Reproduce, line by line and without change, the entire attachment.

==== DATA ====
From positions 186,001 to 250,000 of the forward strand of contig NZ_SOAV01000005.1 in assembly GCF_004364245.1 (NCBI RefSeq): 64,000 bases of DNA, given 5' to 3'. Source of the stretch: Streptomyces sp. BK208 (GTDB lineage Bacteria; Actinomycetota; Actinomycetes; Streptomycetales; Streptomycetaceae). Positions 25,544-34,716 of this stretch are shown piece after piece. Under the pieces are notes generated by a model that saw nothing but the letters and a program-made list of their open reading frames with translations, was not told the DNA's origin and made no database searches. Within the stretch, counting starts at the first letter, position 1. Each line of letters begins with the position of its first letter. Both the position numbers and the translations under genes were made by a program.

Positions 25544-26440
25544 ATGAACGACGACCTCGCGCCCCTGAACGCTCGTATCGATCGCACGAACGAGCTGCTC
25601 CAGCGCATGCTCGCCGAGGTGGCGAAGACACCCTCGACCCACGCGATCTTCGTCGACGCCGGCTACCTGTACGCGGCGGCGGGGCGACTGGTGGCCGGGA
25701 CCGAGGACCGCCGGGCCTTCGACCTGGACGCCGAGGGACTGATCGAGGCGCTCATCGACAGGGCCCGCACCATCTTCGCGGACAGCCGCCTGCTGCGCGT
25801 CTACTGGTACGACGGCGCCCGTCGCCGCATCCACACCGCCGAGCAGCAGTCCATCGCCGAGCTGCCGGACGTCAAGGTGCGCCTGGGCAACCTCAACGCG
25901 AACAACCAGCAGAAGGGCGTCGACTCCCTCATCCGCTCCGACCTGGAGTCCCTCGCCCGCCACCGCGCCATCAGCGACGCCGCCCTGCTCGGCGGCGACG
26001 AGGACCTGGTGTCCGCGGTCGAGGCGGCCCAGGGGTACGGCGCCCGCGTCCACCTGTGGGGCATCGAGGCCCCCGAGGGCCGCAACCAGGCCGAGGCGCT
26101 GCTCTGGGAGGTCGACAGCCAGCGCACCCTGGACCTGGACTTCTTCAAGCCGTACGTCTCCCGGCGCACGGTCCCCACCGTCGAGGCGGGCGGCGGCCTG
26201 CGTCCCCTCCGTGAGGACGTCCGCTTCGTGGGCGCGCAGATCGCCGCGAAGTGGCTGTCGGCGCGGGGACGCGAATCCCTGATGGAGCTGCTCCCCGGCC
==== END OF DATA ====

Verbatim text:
From positions 186,001 to 250,000 of the forward strand of contig NZ_SOAV01000005.1 in assembly GCF_004364245.1 (NCBI RefSeq): 64,000 bases of DNA, given 5' to 3'. Source of the stretch: Streptomyces sp. BK208 (GTDB lineage Bacteria; Actinomycetota; Actinomycetes; Streptomycetales; Streptomycetaceae). Positions 25,544-34,716 of this stretch are shown piece after piece. Under the pieces are notes generated by a model that saw nothing but the letters and a program-made list of their open reading frames with translations, was not told the DNA's origin and made no database searches. Within the stretch, counting starts at the first letter, position 1. Each line of letters begins with the position of its first letter. Both the position numbers and the translations under genes were made by a program.

Positions 25544-26440
25544 ATGAACGACGACCTCGCGCCCCTGAACGCTCGTATCGATCGCACGAACGAGCTGCTC
25601 CAGCGCATGCTCGCCGAGGTGGCGAAGACACCCTCGACCCACGCGATCTTCGTCGACGCCGGCTACCTGTACGCGGCGGCGGGGCGACTGGTGGCCGGGA
25701 CCGAGGACCGCCGGGCCTTCGACCTGGACGCCGAGGGACTGATCGAGGCGCTCATCGACAGGGCCCGCACCATCTTCGCGGACAGCCGCCTGCTGCGCGT
25801 CTACTGGTACGACGGCGCCCGTCGCCGCATCCACACCGCCGAGCAGCAGTCCATCGCCGAGCTGCCGGACGTCAAGGTGCGCCTGGGCAACCTCAACGCG
25901 AACAACCAGCAGAAGGGCGTCGACTCCCTCATCCGCTCCGACCTGGAGTCCCTCGCCCGCCACCGCGCCATCAGCGACGCCGCCCTGCTCGGCGGCGACG
26001 AGGACCTGGTGTCCGCGGTCGAGGCGGCCCAGGGGTACGGCGCCCGCGTCCACCTGTGGGGCATCGAGGCCCCCGAGGGCCGCAACCAGGCCGAGGCGCT
26101 GCTCTGGGAGGTCGACAGCCAGCGCACCCTGGACCTGGACTTCTTCAAGCCGTACGTCTCCCGGCGCACGGTCCCCACCGTCGAGGCGGGCGGCGGCCTG
26201 CGTCCCCTCCGTGAGGACGTCCGCTTCGTGGGCGCGCAGATCGCCGCGAAGTGGCTGTCGGCGCGGGGACGCGAATCCCTGATGGAGCTGCTCCCCGGCC